Do you still respect and value the staff you ‘let go’ or are they simply a liability?
InterviewIQ’s own Deborah Barit poses this intriguing question in a fascinating look at how a Swiss Bank handled this conundrum when retrenching their UK based staff.
Take it away Deborah……..
As the demands of work become greater, needing to work smarter and faster, a new streamlined approach has been developed to disengage human resources.
Gone are the days when the human resources or line managers would personally talk to each individual when people needed to be retrenched. Even using outsourcing services may be a luxury. It seems that email and text have gained in popularity. Easy, quick and not personal.
However it seems these approaches may be too time consuming when ‘disengaging’ a significant number of staff.
So why not just cancel your employees’ security passes over the weekend?
They’ll find out soon enough when they can’t get into the building on Monday morning, right?
But did UBS think about the long-term collateral damage?
Imagine for a moment you are one of the staff not let go. You arrive at work confronted at the front door by the scene of your (now former) work colleagues who are shocked, confused and upset because they can’t get in. And they now know they’ve been sacked. But you have to walk past them to start your day at work.
- How unsettled do you feel?
- What’s going through your mind all day?
- And when the injustice really hits you, who’s your anger directed at?
- Where does your loyalty lie now?
When recruiting, organisations want to be viewed as an employer of choice by prospective employees. To feel special and attract the best and brightest to the organisation, many organisations go to great lengths to choose the right people, both by insisting on a number of interviews as well as aptitude testing, psych testing, checking referees and even conducting online searches.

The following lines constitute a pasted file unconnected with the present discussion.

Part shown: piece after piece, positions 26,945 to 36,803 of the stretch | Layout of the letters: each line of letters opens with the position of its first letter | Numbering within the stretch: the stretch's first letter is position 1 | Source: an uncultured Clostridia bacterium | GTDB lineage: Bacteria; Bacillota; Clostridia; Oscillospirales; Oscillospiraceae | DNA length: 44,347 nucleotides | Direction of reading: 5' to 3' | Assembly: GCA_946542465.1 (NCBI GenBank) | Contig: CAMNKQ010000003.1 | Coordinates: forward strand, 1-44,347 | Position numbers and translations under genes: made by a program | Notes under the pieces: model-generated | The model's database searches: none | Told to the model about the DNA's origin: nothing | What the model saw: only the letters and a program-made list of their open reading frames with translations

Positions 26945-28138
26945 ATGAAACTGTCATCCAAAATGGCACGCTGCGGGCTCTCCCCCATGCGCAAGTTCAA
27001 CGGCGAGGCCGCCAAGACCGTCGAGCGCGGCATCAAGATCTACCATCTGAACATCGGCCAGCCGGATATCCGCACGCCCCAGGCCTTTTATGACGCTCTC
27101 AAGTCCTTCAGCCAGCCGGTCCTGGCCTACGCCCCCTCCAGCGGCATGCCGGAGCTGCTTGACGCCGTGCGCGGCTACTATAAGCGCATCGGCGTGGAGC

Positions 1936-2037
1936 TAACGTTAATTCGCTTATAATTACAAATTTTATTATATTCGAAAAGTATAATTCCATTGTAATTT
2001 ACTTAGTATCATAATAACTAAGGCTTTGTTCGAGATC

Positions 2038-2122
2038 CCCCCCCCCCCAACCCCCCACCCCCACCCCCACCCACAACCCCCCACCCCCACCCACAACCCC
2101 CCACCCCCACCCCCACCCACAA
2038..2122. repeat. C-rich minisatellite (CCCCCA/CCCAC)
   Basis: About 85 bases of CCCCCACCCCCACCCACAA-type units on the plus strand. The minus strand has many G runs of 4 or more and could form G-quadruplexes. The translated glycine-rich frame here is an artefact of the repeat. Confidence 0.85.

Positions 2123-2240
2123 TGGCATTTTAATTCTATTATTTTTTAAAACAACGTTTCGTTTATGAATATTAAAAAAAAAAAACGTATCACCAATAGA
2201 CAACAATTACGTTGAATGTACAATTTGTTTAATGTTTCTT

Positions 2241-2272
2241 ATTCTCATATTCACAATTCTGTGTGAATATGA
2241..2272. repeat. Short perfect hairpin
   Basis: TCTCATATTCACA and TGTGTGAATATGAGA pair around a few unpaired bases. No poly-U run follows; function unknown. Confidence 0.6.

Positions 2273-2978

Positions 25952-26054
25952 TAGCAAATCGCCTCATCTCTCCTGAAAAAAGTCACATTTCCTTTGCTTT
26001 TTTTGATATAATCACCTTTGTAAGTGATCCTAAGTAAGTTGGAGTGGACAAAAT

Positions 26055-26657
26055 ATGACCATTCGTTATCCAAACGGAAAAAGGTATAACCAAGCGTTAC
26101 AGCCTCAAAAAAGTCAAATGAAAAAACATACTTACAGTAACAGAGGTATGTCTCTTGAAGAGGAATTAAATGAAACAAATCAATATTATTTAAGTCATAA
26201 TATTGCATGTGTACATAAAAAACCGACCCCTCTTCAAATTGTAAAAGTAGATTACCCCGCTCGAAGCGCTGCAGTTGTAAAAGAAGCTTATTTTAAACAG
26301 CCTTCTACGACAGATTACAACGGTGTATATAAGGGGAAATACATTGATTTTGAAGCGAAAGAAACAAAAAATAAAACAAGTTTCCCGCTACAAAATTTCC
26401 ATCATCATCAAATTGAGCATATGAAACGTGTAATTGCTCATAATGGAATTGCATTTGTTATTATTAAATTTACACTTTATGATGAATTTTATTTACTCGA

All this takes a lot of time, but at the end of this rigorous selection process, the successful candidate feels they are both special and prepared for the hurdles in an Olympic final.
However when letting human resources go, due to the current economic climate, it seems a carefully planned exit strategy often does not get the same care and attention.
When the economic climate improves they will again need to employ human resources.
What strategies will they use to attract the best and brightest?
While money is very attractive, it will buy the brains but will it buy the commitment and loyalty which each organisation needs to grow their business and increase profits?
I wonder, will the next group of ‘human resources’ trust their employer or will they always be on the lookout for a better deal?
Sitting at their desks with a resume ready to send or a phone call to make and their personal belongings already packed and happily return that security card before it is cancelled.
When human resources managers review the fall out of ill-considered exit strategies, will they yet again reinvent the wheel?